Boeing Projects Increased Demand for Pilots, Technicians in Next 20 Years
Wednesday, July 11, 2012, reprinted from Aviation Today
Boeing on Wednesday predicted the aviation community will require an additional 460,000 new pilots and 601,000 new commercial airline maintenance technicians over the next 20 years as global economies expand and airlines take delivery of tens of thousands of new commercial airplanes.
In its 2012 Pilot and Technician Outlook, the airframe manufacturer said it sees the Asia Pacific region requiring the highest number of new pilots and technicians over the next 20 years. According to the report, a pilot shortage has already arisen in the Asia Pacific region, with airlines there experiencing delays and operational interruptions due to pilot scheduling constraints.
“Meeting this exponential demand requires increased reliance on new, digital technology such as online and mobile computing," said Sherry Carbary, vice president of Boeing Flight Services. "Boeing is expanding its training technologies and the reach of our partnerships and working to develop a global flight school network to better supply aviation talent for the future.”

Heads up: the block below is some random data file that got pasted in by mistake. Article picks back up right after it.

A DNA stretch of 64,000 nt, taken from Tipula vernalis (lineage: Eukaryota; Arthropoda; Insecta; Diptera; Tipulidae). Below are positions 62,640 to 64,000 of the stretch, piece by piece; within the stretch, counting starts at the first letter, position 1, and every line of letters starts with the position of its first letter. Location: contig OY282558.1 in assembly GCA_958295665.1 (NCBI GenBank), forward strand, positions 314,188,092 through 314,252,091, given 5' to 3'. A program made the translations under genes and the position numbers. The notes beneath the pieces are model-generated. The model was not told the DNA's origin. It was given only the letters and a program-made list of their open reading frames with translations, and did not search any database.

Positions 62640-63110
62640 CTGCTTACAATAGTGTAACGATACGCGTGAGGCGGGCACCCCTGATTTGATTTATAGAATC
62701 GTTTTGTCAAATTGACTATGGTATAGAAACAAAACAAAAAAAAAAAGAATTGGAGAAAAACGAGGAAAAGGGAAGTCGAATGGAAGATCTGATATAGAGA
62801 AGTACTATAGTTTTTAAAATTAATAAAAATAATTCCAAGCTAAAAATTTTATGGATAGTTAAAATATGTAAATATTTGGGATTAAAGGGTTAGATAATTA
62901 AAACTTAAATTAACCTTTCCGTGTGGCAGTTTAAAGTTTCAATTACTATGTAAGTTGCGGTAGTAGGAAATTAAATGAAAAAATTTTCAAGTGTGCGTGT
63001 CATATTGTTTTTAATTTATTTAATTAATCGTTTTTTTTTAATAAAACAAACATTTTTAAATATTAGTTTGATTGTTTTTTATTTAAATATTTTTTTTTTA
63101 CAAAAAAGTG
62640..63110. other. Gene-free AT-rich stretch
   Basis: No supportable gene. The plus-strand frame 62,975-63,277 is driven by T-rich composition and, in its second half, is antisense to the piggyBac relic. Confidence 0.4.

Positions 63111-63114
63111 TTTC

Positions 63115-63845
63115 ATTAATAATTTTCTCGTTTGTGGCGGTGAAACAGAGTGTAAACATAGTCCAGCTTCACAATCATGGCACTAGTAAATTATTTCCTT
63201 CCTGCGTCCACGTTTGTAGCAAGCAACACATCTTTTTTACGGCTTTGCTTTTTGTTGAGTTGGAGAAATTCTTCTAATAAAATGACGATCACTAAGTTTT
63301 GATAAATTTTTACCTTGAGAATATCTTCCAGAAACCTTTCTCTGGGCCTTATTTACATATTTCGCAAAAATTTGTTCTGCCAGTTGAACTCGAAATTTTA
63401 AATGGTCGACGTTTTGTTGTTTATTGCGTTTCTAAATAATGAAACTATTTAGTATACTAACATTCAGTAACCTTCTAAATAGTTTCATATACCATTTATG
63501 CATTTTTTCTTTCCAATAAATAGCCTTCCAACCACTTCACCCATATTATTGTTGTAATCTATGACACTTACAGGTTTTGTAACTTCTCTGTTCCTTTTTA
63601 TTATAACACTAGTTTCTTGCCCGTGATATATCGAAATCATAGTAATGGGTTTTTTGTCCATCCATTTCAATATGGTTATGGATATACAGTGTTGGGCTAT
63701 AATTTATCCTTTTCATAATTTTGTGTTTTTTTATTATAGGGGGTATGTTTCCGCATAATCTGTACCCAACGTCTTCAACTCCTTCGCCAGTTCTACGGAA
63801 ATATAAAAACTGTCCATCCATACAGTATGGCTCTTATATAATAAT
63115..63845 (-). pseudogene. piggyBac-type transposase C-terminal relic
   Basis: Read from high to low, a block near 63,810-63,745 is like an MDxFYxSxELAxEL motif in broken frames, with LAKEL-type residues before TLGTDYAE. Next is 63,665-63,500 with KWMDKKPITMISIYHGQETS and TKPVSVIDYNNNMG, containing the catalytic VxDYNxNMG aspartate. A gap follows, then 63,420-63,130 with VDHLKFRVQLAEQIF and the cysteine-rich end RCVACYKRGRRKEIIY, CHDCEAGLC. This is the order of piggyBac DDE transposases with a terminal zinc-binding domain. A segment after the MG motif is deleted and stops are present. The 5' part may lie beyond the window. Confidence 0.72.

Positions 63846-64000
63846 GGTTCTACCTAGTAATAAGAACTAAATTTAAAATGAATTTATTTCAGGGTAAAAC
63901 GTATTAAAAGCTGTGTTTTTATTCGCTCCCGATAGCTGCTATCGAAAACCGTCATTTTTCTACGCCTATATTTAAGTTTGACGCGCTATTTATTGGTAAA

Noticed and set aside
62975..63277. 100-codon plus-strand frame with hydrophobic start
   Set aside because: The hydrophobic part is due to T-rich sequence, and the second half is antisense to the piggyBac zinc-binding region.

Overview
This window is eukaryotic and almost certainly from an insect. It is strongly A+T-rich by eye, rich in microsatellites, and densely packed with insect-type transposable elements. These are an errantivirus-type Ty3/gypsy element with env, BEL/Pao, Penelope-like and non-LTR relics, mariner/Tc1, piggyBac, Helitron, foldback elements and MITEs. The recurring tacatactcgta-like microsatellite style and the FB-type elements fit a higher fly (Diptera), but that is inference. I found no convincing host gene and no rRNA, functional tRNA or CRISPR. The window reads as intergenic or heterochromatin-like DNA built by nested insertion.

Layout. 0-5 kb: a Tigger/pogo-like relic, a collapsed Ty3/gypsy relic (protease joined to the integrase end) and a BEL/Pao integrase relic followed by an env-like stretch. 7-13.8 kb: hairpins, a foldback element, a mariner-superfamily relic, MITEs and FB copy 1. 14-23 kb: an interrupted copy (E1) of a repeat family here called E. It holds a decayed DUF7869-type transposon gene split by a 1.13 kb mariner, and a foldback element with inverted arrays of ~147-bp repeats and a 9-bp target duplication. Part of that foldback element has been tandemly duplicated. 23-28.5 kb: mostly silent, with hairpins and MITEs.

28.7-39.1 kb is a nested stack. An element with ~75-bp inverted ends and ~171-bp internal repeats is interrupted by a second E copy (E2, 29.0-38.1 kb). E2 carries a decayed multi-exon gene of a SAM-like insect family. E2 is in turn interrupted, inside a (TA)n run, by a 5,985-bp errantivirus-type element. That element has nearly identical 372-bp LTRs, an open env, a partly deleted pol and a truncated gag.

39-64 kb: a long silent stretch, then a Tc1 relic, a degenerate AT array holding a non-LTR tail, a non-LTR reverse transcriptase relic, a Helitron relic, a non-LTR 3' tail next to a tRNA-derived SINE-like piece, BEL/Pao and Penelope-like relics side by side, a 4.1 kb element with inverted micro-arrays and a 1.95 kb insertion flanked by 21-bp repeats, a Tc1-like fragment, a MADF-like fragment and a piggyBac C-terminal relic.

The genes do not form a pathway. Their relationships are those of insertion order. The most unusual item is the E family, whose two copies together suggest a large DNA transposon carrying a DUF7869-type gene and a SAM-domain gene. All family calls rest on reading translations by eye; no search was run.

Here’s how other regions measured up:
• Asia Pacific – 185,600 pilots and 243,500 technicians
• Europe – 100,900 pilots and 129,700 technicians
• North America – 69,000 pilots and 92,500 technicians
• Middle East – 36,100 pilots and 53,700 technicians
• Latin America – 42,000 pilots and 47,300 technicians
• Africa – 14,500 pilots and 16,200 technicians
• Russia and CIS – 11,900 pilots and 18,100 technicians
On the technician side, Boeing said while overall demand for aviation personnel remains strong, the projected need for technicians has decreased from last year, due in part to improving airplane technology and maintenance efficiencies as well as older airplanes being retired sooner than average due to higher fuel prices. The result is better than expected reliability and longer maintenance check intervals. Demand for maintenance personnel, however, is still expected to grow in proportion to the expanding global fleet, according to the report.